During those dreadful weeks of confinement we learnt how to see the world through new Covid-19 glasses, perceiving everything around as a potentially deadly invisible threat.
When I first saw the crowded city-beaches of Oslo, where people laid scattered without masks, hand sanitising gel or regard for social distancing, it all seemed awfully dangerous, like they were playing some kind of twisted collective Russian roulette, just with a virus instead of actual bullets.
As I clumsily climbed the ladder up from the water after a dip in the fjord, a young man reached out his hand and asked if I wanted help, setting off the familiar French voice yelling “ALERTE CORONAVIRUS” (coronavirus warning) from every commercial break on French TV and radio in my head. I politely declined the offer.
It only took a few hours before I had unlearnt this fear. The more I swam in the fjord the more the memory of contagion and death seemed distant.
When my French boyfriend came to visit one week later, I laughed at his face-mask and said, “why on earth would you wear that here?”
My mother launched at him with open arms, exclaiming “I MUST hug you,” grabbing my boyfriend before he had a chance to offer the same elbow-bump that he had given my father a little earlier.
(In Paris, we would visit my boyfriend's mother keeping a minimum 1 metre distance between her and us, sometimes wearing face-masks and scrubbing our hands with dizzying amounts of hand sanitising gel.)
I knew very well that just because I could not see the traces of the pandemic printed on the faces of the people around me in Oslo, it did not mean that it was not there.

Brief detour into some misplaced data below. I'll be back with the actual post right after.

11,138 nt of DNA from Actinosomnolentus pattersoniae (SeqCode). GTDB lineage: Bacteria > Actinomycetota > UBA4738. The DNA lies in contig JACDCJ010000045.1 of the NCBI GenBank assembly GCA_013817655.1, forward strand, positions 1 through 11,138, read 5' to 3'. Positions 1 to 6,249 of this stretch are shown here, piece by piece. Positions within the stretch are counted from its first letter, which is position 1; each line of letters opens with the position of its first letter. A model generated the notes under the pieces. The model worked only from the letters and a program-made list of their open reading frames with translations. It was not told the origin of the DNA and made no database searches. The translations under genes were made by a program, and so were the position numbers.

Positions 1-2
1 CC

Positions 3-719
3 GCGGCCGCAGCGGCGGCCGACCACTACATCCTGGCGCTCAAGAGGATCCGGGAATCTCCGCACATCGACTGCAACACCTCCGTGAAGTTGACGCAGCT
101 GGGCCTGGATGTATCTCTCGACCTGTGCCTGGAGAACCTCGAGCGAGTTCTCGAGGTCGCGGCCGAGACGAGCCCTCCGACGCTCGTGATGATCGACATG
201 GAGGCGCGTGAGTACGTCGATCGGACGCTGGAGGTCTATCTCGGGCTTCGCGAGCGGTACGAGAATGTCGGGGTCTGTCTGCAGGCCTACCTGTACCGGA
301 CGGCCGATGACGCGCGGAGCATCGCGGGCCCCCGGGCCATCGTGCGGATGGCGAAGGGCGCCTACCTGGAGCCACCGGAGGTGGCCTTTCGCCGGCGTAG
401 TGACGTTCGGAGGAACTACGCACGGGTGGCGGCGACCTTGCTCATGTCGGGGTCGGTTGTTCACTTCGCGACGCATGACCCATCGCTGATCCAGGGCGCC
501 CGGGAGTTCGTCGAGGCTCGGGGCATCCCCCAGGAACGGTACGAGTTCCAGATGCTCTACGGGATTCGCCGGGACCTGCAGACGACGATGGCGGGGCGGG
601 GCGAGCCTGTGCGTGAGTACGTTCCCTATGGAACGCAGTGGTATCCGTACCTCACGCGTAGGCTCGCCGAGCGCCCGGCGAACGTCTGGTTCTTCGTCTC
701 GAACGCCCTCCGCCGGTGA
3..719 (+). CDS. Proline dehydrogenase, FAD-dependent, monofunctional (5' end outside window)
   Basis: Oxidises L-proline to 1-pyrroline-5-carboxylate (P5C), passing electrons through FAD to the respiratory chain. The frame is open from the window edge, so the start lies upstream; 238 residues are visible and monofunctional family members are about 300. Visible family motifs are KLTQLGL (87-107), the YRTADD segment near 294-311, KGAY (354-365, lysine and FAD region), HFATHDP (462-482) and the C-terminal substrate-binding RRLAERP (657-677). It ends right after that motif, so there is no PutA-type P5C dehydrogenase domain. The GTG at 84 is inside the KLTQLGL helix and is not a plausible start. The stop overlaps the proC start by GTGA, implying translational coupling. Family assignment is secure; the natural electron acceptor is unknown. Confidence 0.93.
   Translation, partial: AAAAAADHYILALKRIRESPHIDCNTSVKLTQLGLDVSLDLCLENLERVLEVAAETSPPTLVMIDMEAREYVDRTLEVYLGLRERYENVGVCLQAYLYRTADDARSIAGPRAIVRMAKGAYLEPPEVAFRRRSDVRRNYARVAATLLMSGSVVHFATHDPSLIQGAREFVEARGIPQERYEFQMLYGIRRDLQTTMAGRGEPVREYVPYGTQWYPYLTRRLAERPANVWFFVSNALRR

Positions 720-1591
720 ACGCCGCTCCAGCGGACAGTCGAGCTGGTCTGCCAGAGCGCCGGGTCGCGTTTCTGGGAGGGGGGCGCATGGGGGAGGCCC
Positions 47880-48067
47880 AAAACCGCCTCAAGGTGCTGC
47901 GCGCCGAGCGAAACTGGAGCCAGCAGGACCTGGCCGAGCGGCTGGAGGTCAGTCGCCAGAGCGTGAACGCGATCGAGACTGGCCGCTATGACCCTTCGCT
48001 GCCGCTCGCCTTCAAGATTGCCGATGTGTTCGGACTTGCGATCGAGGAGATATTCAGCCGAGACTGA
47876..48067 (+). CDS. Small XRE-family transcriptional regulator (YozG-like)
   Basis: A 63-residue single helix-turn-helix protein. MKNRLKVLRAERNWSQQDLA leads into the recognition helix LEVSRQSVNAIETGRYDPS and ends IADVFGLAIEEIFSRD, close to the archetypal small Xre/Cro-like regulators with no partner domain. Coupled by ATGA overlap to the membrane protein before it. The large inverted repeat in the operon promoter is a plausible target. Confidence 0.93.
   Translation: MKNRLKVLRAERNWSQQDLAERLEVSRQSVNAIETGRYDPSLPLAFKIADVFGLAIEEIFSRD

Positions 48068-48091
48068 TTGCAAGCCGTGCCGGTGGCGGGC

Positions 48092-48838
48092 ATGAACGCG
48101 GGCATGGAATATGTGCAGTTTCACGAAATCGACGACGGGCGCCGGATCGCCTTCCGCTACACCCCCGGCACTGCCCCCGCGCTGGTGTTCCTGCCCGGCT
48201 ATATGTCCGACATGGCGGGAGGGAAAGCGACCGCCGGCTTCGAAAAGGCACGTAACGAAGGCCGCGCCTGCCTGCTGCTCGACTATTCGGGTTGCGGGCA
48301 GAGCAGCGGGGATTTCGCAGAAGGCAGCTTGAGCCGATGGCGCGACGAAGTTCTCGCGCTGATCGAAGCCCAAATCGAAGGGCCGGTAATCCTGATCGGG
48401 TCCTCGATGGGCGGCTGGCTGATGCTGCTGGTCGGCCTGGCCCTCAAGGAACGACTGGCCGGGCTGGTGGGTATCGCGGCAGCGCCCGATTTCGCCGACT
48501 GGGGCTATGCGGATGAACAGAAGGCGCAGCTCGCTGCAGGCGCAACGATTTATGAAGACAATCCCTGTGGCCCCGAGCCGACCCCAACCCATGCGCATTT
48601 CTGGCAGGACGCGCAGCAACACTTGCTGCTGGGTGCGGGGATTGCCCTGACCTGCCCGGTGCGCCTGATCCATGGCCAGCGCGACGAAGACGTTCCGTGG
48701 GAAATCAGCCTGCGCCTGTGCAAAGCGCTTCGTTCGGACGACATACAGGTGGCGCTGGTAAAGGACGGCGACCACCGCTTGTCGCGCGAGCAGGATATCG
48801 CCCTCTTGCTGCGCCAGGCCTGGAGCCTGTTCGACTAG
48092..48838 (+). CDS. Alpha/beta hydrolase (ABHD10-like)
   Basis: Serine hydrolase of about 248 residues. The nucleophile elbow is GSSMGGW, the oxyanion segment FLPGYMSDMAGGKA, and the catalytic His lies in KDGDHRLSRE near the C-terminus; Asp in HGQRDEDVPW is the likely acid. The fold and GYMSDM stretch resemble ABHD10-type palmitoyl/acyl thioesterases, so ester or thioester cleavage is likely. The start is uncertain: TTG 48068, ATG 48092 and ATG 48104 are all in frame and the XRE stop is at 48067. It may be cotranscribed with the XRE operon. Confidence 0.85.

But I had also learnt that Norway kept with many other, less visible health rules to hinder further spread of the virus.
Going out for a drink in Oslo was different than in Paris, as you are not allowed to order at the bar and have to wait for the bartender to come to you.
Norwegians who are able to are still working from home, and will likely continue to do so all through 2020.
In Paris most of my friends have gone back to work in their offices – even though workplaces have been identified as the most common source of coronavirus clusters.
Does it matter that people wear masks at when travelling when they remove them for a snack during the flight?
“I don't get this mask-hysteria,” a Norwegian nurse and friend told me.
Echoing what I found to be a common view in Norway, my friend said she worried about people not using the masks correctly – taking it off and putting it back on again, touching something and then touching the mask, potentially contaminating it and making it more dangerous than just breathing unfiltered air.
I tried to explain that France ran out of masks at the height of the pandemic, meaning nurses, doctors, police and other key workers operating on the front line of the pandemic sometimes had to do their jobs unprotected.
During the lockdown I had interviewed medical staff telling horror stories of how colleagues used plastic bin bags to cover their faces when treating coronavirus patients. No wonder France became a bit obsessed with the mask. They had become the main symbol of the country's unpreparedness for the virus.
“But do people wear them right?” my friend pressed me.
I thought about the seen Parisians I had seen pull down the mask to have a sip of their coffee, a drag of their cigarette or a bite of their croissant.
“No,” I said, “but I guess it's just as much about the act of solidarity as it is about protecting yourself?”
Back on the plane back to Paris, the crew served drinks and snacks. As the passengers pulled down their masks, one by one, to sip their coffee and eat their dry biscuits, I could not help but wonder: Were we fooling the virus or ourselves the most with the masks?